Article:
The remarkable Porcupine Ray is an extremely rare species of ray. It also remains the only known member of its genus.
They are truly impressive ocean creatures and are unique in several ways. They are:
- very sedate creatures
- tolerant of approaches by divers
- unfortunately not yet protected by law
Their numbers seem to be diminishing rapidly which is sad, but not surprising. In some portions of their range, they have in fact disappeared entirely and hence currently list as Vulnerable by the IUCN.
Porcupine Ray Physical Description
The animal attains an average body size of 3.9 ft (1.2 m) across but an exceptional individual will measure as much as 4.9 ft (1.5 m).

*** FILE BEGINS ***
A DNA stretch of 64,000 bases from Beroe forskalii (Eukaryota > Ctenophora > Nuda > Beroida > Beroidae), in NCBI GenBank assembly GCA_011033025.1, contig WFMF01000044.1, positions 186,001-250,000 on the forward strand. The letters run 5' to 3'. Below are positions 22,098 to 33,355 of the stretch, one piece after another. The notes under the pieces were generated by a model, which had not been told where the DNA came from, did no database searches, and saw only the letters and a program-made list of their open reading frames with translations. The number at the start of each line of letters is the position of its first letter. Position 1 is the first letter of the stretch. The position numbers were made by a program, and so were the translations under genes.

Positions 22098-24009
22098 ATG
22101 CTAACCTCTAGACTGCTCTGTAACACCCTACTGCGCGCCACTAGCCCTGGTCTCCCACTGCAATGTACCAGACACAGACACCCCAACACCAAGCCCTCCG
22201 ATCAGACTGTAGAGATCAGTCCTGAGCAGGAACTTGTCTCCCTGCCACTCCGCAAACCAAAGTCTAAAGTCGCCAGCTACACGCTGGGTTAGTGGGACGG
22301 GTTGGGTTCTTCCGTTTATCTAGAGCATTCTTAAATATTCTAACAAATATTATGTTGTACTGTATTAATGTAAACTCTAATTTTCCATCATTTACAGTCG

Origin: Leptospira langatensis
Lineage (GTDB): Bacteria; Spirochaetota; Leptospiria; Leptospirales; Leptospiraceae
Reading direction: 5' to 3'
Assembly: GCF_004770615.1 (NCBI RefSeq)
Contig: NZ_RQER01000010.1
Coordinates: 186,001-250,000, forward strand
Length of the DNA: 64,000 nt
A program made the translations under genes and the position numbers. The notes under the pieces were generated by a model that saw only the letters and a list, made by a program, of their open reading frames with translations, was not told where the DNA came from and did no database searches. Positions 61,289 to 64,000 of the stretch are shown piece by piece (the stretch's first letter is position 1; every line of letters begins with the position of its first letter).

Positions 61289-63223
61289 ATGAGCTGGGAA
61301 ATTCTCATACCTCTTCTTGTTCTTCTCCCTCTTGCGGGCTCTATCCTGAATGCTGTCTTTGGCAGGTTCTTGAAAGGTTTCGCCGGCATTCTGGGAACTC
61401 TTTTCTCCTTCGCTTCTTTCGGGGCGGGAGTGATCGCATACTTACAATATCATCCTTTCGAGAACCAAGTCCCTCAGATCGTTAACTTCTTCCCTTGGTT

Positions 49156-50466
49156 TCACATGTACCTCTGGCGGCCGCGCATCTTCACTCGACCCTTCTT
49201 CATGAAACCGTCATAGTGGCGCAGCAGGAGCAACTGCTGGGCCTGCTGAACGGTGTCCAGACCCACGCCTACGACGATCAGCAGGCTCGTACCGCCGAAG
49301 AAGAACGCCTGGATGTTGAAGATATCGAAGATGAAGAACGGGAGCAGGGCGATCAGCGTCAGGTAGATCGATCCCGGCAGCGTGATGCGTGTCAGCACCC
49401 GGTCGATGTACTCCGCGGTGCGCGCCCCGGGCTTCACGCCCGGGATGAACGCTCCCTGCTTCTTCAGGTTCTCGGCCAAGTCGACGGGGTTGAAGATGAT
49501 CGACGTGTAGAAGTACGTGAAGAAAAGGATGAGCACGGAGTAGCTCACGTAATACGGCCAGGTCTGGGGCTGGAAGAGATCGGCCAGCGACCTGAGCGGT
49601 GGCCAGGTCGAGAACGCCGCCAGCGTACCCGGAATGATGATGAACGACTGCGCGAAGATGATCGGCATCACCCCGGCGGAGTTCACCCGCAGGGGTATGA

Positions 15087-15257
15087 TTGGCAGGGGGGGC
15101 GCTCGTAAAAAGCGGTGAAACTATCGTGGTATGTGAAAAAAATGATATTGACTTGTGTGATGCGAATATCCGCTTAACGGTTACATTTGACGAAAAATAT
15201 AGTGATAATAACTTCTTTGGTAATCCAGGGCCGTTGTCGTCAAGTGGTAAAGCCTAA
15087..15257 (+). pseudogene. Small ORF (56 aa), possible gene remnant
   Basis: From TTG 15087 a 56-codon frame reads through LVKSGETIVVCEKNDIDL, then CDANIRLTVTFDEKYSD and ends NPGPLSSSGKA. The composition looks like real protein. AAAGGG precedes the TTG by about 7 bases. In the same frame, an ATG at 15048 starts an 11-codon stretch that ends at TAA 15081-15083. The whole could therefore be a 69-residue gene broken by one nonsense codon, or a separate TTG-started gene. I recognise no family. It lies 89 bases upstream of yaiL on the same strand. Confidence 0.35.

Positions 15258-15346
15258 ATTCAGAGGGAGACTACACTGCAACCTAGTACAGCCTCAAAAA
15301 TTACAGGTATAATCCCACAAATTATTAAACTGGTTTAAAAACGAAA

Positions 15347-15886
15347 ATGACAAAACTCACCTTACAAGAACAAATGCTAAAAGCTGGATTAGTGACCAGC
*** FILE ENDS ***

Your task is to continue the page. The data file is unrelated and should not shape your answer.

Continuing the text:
The coloring may be either various shades of gray or brown. The eyes stay small and placed close together. The area surrounding the mouth is heavily covered by papillae.
Most of all, they are famous for the thorny projections covering their bodies which are actually a unique defense mechanism.
There is another feature distinguishing them from other rays: they are the only member of its family that does not possess a venomous spine.
Porcupine Ray Habitat and Ecology
The Porcupine Ray is present across a rather wide territory range but the population density is sparse. Their range includes the Indian and Pacific Oceans as well as portions of the Mediterranean Sea and the Atlantic Ocean.
The diet primarily consists of bony fishes as well as small invertebrates which are dug out from the ocean floor.
Habitat degradation primarily due to coastal development is the leading threat to this species.